Wednesday, November 9, 2016

What To Remember When Chronic Illness Causes Distance

From the corner of the living room, my medications and IV pole mock me as a group of friends parade through the front door. Medical supplies definitely do not make attractive home decor. It occurs to me such a spectacle is not common to the average.

Friends speak of education and internships, beginning a family, work, or the bold tales of clumsily stumbling home after an evening of fun. Tediums of life with chronic illness are all I can contribute to the conversation. On Tuesday I managed a trip to the pharmacy AND a shower. Awkward stares and silence meet my tellings of that one Friday I got really wild and attended two doctor appointments in the SAME day. I become removed. None are aware of what else to say.

There is significant focus on healthy friends fleeing at the first sign of chronic illness. Often, it is the healthy friend receiving the brunt of the blame. The difference in lifestyle is evident. They are not accustomed to the sudden need to accommodate illness and witnessing a loved one endure disabling symptoms. They do not desire to come off as boastful by sharing their own life, the kind of life their friend envisioned prior to chronic illness. Neglecting the friendship is easier for them than adjusting.

However, the distance chronic illness causes extends two ways. The unhealthy friend shares responsibility too. Admittedly, there are occasions when I isolate myself. It is simpler than wracking my brain for an interesting, non-medical related discussion or confronting the envious emotions from friends living the healthy life I so desire.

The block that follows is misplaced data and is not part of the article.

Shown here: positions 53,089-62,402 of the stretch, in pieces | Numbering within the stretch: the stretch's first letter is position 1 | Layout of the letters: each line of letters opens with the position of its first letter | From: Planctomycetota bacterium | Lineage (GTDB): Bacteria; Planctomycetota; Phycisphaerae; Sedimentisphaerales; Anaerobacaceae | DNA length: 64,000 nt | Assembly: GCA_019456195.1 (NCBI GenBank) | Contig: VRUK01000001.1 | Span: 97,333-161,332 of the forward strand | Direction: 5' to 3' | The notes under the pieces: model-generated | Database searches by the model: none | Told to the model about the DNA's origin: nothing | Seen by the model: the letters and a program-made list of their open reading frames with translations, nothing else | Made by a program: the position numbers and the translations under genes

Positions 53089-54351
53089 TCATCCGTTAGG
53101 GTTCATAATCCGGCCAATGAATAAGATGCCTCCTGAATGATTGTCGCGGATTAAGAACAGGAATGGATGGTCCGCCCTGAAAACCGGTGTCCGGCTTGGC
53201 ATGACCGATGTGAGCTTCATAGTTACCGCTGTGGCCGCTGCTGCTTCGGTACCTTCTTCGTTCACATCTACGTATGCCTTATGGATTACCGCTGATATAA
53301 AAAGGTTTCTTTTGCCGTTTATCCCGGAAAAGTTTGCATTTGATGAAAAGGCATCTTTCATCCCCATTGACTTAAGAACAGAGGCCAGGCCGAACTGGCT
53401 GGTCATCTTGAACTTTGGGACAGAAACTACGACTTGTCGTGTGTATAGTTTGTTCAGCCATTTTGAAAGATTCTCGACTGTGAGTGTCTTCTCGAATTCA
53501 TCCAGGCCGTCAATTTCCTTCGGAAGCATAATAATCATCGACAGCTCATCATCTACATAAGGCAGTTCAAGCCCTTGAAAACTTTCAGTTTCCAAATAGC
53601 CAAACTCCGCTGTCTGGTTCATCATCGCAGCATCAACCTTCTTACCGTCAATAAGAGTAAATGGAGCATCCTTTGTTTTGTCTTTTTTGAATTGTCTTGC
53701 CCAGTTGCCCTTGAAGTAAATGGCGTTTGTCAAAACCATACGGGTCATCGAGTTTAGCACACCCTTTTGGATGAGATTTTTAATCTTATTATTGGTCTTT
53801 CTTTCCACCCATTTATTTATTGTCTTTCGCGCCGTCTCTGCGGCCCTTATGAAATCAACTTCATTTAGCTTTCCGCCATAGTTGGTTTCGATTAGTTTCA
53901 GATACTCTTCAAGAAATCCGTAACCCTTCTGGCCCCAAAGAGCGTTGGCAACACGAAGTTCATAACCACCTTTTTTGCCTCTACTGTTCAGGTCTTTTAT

Inflicting pain through this cycle of isolation is never the intention, as the love in the usually remains in these situations. Yet, contact dwindles, seeming to coney the opposite. Periods of hostility increase while the occurrences of reaching out decrease. Despite sparing everyone's feelings, distance is not a healthy resolution to the unhealthy barriers chronic illness creates. Both sides of the friendship suffer.

Friends do not always deal with this in the appropriate manner, like distance, but friendship requires mutual effort. Surely I can speak for others with chronic illness when I say it is worth it though. In the moments of distance, understand that the silence of every unanswered text message communicates we care. Similarly, when we are bitter over friends not extending an invitation to hang out for months on end, we will remember it is not out of malice.

As much as I cannot narrate relatable accounts of my exciting weekend or complaints about my boss, my friends cannot elaborate on getting ten tubes of blood taken at the lab or the negative encounter with a nurse during the last trip to the emergency room. Although our lives may differ, the quality of friendship does not have to.